The Nuremberg incident involving former Deputy Senate President, Ike Ekweremadu, and members of the Indegenous People of Biafra in which the distinguished senator was manhandled is still fresh news.
While many have been calling for the assailants of Sen. Ekweramadu to be brought to justice probably an equal number of people are calling for them to be honoured. Most Nigerians are not even bothered or overtly concerned about the incident.
At this point, I don’t think the most important question should be if or how the perpetrators would be punished. It’s not certain if Ekweremadu intends to press charges against his attackers and unless he decides to press charges the German authorities cannot make a meaningful case against them.
The most important question at this point is, “how did we get here?” How did we get to the point where a sitting senator is being manhandled by his kinsmen on foreign soil? The saying goes that “a hungry man is an angry man” but it is safe to conclude that those who attacked Sen. Ekweremadu are not hungry yet they were very angry.
No right thinking individual should condone any form of violence so when violence erupts, it’s not enough to bring the perpetrators to justice it also makes sense to examine the cause of the violence with a view to preventing it from happening again.
The cause of violence in this case is the agitation for Biafran independence.
What the federal government of Nigeria needs to realise is that Biafra has developed into an idea in the minds of people that cannot be extinguished.
Most of the agitators for Biafran independence will argue that the name “Biafra” pre-dates “Nigeria” by at least a hundred years. Early European explorers to Africa named a region, which is now part of Western Cameroon, “Biafra” after a town called Mafra in Southern Portugal. A town which is still in existence.
The coastline stretching from the eastern part of Nigeria to Gabon was named Bight of Biafra but by a federal government decree in 1975 it was renamed Bight of Bonny.
At the end of the Civil War in 1970 when the then Head-of-State, Yakubu Gowon, declared “No victor, no vanquished” those who thought the Biafran dream was over were terribly mistaken as recent events have shown that the dream is still alive.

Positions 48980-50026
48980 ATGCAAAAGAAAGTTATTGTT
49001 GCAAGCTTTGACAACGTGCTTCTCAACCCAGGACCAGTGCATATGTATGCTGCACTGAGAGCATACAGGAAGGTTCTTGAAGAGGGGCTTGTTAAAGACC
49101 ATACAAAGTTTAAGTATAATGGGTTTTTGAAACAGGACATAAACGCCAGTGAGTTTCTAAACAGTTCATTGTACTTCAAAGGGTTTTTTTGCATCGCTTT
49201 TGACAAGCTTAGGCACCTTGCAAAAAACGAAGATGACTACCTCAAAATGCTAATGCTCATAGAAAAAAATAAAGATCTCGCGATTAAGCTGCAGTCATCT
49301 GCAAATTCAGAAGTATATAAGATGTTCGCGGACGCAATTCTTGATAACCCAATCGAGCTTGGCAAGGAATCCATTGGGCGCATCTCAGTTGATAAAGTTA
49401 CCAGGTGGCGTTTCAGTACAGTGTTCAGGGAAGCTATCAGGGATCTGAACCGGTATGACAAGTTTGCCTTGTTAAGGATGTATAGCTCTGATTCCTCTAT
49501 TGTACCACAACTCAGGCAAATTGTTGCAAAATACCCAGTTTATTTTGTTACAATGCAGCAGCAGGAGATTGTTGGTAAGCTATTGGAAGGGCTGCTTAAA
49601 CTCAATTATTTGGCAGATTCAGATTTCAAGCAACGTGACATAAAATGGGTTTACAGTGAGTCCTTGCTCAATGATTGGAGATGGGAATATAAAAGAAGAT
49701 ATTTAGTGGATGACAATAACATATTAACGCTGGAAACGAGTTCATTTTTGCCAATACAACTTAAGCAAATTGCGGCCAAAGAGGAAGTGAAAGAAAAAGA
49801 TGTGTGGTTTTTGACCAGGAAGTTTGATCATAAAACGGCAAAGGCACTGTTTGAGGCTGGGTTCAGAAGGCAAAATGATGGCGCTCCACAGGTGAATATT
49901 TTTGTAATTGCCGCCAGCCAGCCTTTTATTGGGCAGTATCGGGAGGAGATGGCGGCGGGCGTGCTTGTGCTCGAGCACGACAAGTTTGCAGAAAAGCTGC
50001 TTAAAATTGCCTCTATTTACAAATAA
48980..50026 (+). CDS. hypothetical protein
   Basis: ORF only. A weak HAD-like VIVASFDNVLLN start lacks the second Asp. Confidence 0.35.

Nigeria is supposed to be a democracy so will it really hurt the federal government to call for a referendum on Biafran independence? The referendum will determine how many Igbo indigenes actually want a separate nation of their own.
Our leaders know how to travel abroad for medical treatment but refuse to learn from their foreign counterparts how to lead.
In the last five to six years there have been two major issues in the United Kingdom decided by a referendum.
1.) In 2014, a referendum was held on the Scottish Independence. Scots went to the polls to decide whether they wanted to remain part of the United Kingdom or become an independent nation. The major political parties wanted Scotland to remain part of the UK but allowed them to hold the vote.
In the end the 55% of Scots voted to remain part of the UK while 45% voted for independence, which is why Scotland is still part of the United Kingdom today.
2.) The more popular and by far more controversial referendum was the one held in 2016 to determine Great Britain’s continued membership of the European Union. Membership of the union was met with stiff opposition right from the first day the United Kingdom became a member of the European Economic Council, as it was then known, on 1st January 1973 and the opposition grew larger until it culminated in a vote to leave the Union 43-years later.
That vote to leave the EU has resulted in a renewed agitation for another Scottish independence referendum – these things never end.
Those who called for the first Scottish referendum and a referendum of EU membership were not hounded like animals and thrown in jail by the government but treated like reasonable members of the society who simply disagreed with the direction the government of the day was heading.
3.) Finally, there is the Irish Unification vote: The Island of Ireland is divided into the Republic of Ireland, which is a separate independent country from the United Kingdom and Northern Ireland, which form part of the United Kingdom. Two different countries on one Island.
This arrangement caused continuous violence between those who wanted Northern Ireland to remain part of the United Kingdom known as the Unionists and those who wanted Northern Ireland to unify with the Republic of Ireland and they are known as Nationalists.
A referendum was held to determine this matter in 1973 but was only held in Northern Ireland and not in the Republic of Ireland so the Nationalists boycotted the polls and 99% of those who voted in Northern Ireland chose to remain in the United Kingdom.
A new agreement known as “The Goodfriday Agreement” has, however, been drawn, which makes provision for another unification referendum to be held in both Northern Ireland and the Republic of Ireland.
The signing of the Goodfriday Agreement led to the cessation of hostilities between the two factions in Northern Ireland and there has been peace in that part of the world since then.
Every government that is concerned about the welfare of its people must learn to dialogue once in a while and realise that governance should not be a “winner-takes-all” affair. Every dialogue must be entered into with a view to achieving a “win-win” outcome.